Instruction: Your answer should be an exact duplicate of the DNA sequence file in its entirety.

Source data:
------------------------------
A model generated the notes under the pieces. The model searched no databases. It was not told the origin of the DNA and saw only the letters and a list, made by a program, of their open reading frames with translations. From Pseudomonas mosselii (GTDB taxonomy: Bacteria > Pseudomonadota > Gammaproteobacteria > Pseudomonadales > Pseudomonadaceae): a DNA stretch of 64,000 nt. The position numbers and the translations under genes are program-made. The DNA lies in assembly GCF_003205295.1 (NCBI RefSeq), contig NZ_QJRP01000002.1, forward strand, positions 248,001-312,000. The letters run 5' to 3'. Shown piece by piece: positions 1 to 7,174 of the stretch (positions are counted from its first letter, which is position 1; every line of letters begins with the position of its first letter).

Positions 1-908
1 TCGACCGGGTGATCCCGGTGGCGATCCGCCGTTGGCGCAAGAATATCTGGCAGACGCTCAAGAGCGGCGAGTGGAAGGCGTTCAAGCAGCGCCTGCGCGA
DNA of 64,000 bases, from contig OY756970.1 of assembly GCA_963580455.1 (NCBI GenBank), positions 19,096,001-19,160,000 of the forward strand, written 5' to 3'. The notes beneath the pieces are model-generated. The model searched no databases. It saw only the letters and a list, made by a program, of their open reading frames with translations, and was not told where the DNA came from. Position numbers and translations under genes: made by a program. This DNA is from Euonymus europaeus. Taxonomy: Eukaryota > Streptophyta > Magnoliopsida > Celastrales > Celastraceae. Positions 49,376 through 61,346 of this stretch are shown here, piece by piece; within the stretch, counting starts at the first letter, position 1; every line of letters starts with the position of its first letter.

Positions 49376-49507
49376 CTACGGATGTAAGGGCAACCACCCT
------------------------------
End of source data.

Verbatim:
A model generated the notes under the pieces. The model searched no databases. It was not told the origin of the DNA and saw only the letters and a list, made by a program, of their open reading frames with translations. From Pseudomonas mosselii (GTDB taxonomy: Bacteria > Pseudomonadota > Gammaproteobacteria > Pseudomonadales > Pseudomonadaceae): a DNA stretch of 64,000 nt. The position numbers and the translations under genes are program-made. The DNA lies in assembly GCF_003205295.1 (NCBI RefSeq), contig NZ_QJRP01000002.1, forward strand, positions 248,001-312,000. The letters run 5' to 3'. Shown piece by piece: positions 1 to 7,174 of the stretch (positions are counted from its first letter, which is position 1; every line of letters begins with the position of its first letter).

Positions 1-908
1 TCGACCGGGTGATCCCGGTGGCGATCCGCCGTTGGCGCAAGAATATCTGGCAGACGCTCAAGAGCGGCGAGTGGAAGGCGTTCAAGCAGCGCCTGCGCGA
DNA of 64,000 bases, from contig OY756970.1 of assembly GCA_963580455.1 (NCBI GenBank), positions 19,096,001-19,160,000 of the forward strand, written 5' to 3'. The notes beneath the pieces are model-generated. The model searched no databases. It saw only the letters and a list, made by a program, of their open reading frames with translations, and was not told where the DNA came from. Position numbers and translations under genes: made by a program. This DNA is from Euonymus europaeus. Taxonomy: Eukaryota > Streptophyta > Magnoliopsida > Celastrales > Celastraceae. Positions 49,376 through 61,346 of this stretch are shown here, piece by piece; within the stretch, counting starts at the first letter, position 1; every line of letters starts with the position of its first letter.

Positions 49376-49507
49376 CTACGGATGTAAGGGCAACCACCCT